The Tribunal’s jurisdiction allows it to “inquire into the Treaty-consistency of actions and policies of the Crown and Acts of the legislature, as well as failures to act, develop policy or enact legislation from 1840 onwards”. It has powers to make recommendations which are not binding on the Crown but clearly a finding by the Tribunal has to be given serious consideration.

Choor applied to cancel the warrant and proceedings were filed in the High Court at Auckland.

Judge Isac has heard the case and has concluded that the requirements of comity between the Crown and the Courts meant that the summons should be overturned. His view is that the Tribunal had adequate information to continue with its hearing. He considered that Chhour’s refusal to attend could be reflected by the making of adverse findings.

The parties have appealed. This could be a tricky case for the Court of Appeal.

This incident has given the usual suspects to jump up and down and seek to convert the dispute into another culture war.

Shane Jones and David Seymour were both criticised for breaching Section 4.13 of the Cabinet Manual after criticising the Waitangi Tribunal’s actions. Jones previously described the Tribunal as operating as a Star Chamber and Seymour accused it of “race fanaticism”. Seymour went as far as to claim that Choor had more mana than the Waitangi Tribunal. He really has this innate ability to say the most stupid of things.

Luxon showed his weakness by saying their comments were ill considered but taking no further action. In other cabinets Ministers have been sacked for such behaviour.

This is another issue that is really rankling Māori. The thought processes behind the proposal are confused and lacking in clarity. The section is having a practical and beneficial effect. Repealing it involves nothing more than hubris and a deep disrespect for Te Ao Māori and the interests of the young people.

8 comments on “The Treaty of Waitangi and Oranga Tamariki ”

  1. adam 1

    “The judicial system has this evening told the nation that this government can do whatever they want when it comes to decisions for Māori, without evidence and without including us in the conversation. It’s enabling another stolen generation” said Te Tai Tokerau MP, Mariameno Kapa-Kingi.

    https://www.maoriparty.org.nz/stolen_generation

    When is a culture war not a class war? Well this time. No family is immune to some short of shitfuckery which massive negativity impacts children and young people. We get a more fulsome recovery if the people harmed are not stripped of their culture, nor hapu.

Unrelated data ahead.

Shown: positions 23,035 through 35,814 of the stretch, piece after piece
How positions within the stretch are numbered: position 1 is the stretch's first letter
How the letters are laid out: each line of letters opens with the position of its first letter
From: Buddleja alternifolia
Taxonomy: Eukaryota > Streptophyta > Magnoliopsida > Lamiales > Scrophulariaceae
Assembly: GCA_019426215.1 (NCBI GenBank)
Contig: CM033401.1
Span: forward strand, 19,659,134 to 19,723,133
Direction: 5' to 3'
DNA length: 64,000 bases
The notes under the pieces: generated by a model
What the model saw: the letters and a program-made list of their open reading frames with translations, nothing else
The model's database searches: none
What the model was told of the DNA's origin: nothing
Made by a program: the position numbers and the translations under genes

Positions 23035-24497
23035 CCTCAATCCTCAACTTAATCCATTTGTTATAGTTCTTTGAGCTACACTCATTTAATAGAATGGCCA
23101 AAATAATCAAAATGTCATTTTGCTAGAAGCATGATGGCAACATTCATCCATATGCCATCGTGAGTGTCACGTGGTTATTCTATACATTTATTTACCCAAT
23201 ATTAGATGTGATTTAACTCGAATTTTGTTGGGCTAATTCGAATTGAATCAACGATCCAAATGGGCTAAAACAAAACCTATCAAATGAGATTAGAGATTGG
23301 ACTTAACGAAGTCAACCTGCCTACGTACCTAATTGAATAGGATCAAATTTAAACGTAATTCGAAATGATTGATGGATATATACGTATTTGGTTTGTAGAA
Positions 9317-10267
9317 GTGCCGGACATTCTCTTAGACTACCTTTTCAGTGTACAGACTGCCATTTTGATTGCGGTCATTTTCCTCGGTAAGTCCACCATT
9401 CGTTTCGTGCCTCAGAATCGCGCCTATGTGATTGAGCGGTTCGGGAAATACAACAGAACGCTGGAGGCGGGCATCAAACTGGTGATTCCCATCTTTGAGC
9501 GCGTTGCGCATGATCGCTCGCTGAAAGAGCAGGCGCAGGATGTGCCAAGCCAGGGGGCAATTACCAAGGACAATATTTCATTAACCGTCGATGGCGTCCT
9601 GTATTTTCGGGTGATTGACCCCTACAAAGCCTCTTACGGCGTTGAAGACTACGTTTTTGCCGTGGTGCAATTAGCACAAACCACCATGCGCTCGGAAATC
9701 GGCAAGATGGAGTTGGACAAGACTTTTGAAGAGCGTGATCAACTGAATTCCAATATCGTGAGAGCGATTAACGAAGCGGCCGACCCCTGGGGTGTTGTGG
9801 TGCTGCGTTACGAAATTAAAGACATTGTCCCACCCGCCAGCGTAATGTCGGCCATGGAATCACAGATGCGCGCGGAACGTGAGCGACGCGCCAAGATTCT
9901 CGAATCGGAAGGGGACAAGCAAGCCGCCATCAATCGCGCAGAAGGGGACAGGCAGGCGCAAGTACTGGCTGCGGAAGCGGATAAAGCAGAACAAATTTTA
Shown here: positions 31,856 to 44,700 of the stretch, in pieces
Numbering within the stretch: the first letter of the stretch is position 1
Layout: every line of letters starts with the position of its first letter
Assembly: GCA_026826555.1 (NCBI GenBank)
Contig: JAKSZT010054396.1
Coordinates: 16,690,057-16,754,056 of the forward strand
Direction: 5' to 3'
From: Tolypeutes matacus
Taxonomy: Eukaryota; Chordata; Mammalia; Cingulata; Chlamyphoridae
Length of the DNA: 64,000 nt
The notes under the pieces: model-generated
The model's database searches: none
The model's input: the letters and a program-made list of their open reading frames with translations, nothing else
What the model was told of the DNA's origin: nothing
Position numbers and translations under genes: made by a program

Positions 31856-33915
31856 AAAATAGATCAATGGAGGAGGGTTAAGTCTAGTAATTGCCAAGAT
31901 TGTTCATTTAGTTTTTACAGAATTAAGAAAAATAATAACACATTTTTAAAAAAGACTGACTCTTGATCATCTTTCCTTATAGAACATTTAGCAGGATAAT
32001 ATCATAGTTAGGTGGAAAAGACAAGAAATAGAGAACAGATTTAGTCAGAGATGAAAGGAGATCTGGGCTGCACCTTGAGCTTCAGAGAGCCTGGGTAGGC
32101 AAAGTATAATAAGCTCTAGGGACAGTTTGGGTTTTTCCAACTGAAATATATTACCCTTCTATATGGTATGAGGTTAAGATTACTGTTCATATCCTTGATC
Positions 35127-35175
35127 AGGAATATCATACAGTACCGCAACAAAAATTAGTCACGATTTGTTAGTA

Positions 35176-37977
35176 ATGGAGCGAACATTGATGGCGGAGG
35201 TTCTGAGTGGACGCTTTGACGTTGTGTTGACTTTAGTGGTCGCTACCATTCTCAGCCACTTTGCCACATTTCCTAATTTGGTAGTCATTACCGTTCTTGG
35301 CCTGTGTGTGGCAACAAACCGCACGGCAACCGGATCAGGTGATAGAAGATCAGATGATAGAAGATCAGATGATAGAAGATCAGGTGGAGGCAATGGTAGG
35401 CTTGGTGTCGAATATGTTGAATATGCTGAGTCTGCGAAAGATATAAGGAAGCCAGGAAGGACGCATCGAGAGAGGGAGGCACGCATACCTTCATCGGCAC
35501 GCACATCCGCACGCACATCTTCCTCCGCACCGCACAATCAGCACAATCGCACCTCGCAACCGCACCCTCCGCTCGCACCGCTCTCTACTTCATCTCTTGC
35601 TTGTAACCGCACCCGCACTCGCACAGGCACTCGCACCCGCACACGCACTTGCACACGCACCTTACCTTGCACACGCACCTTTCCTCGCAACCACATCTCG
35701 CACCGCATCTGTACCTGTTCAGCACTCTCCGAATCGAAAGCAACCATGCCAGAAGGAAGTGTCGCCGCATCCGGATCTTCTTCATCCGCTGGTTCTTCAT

Ultimately this is about now making people part of this society, on God's green earth. Its bullshit that Māori knowledge, experience, and desire has been throw onto a heap again.

    As for lived experience, a bloody useful thing to have as a minister. Should be compulsory for the ministry of Mana Hauā. But lived experience means you can relate, can the minister get they are not relating, but reacting?

    https://www.maoriparty.org.nz/mana_hau_policy

  2. adam 2

    weka or incognito or lprent if you have the time. can you get rid of the k on know in the second paragraph i wrote, please?

    [Done – MS]

  3. SPC 3

    I suspect that the NZF position on removing reference to the Treaty in legislation is related to this reluctance to appear before the WT.

    Another aspect is of course is that the practice of no preference to Maori electoral politics comes up against different health statistics, family poverty levels and imprisonment rates.

  4. adam 4

    Interview this morning show NZ first speaking from both sides of their mouth on this issue.

    Got worse, Andy descended into Dirty Politics, Kapa-Kingi was not involved in a personal slur – it was all you buddy. It's not the early 2000's and you’ve not got the charisma of donkey, andy.

  5. E. Burke 5

    As I understanding the Waitangi Tribunal is not a court. The members are not acting as part of the judiciary, so what authority do they have to compel anyone to attend upon them?

    So hopefully this is part of putting the tribunal back in its correct context.

  6. Ad 6

    If there isn't a strong groundswell to hold this Minister to account in front of the Waitangi Tribunal, my bet is ACT's Treaty Principles Bill will shoot up the legislative agenda.

    Luxon will view the low political cost as capital worth spending.

    This is shaping up to be a government who will shake our constitutional foundations, if we let them.

    Unless there's a ForeshoreAnd Seabed-scale march to support the Tribunal I can bet the 1975 legislation will be firmly in the sights of this government.

    At which point they can take out the Tribunal itself, and just refer the remaining TOW cases to ordinary courts.

    Hope the Crown Law team writing the advice defending the Minister from actual accountability hangs its head in shame.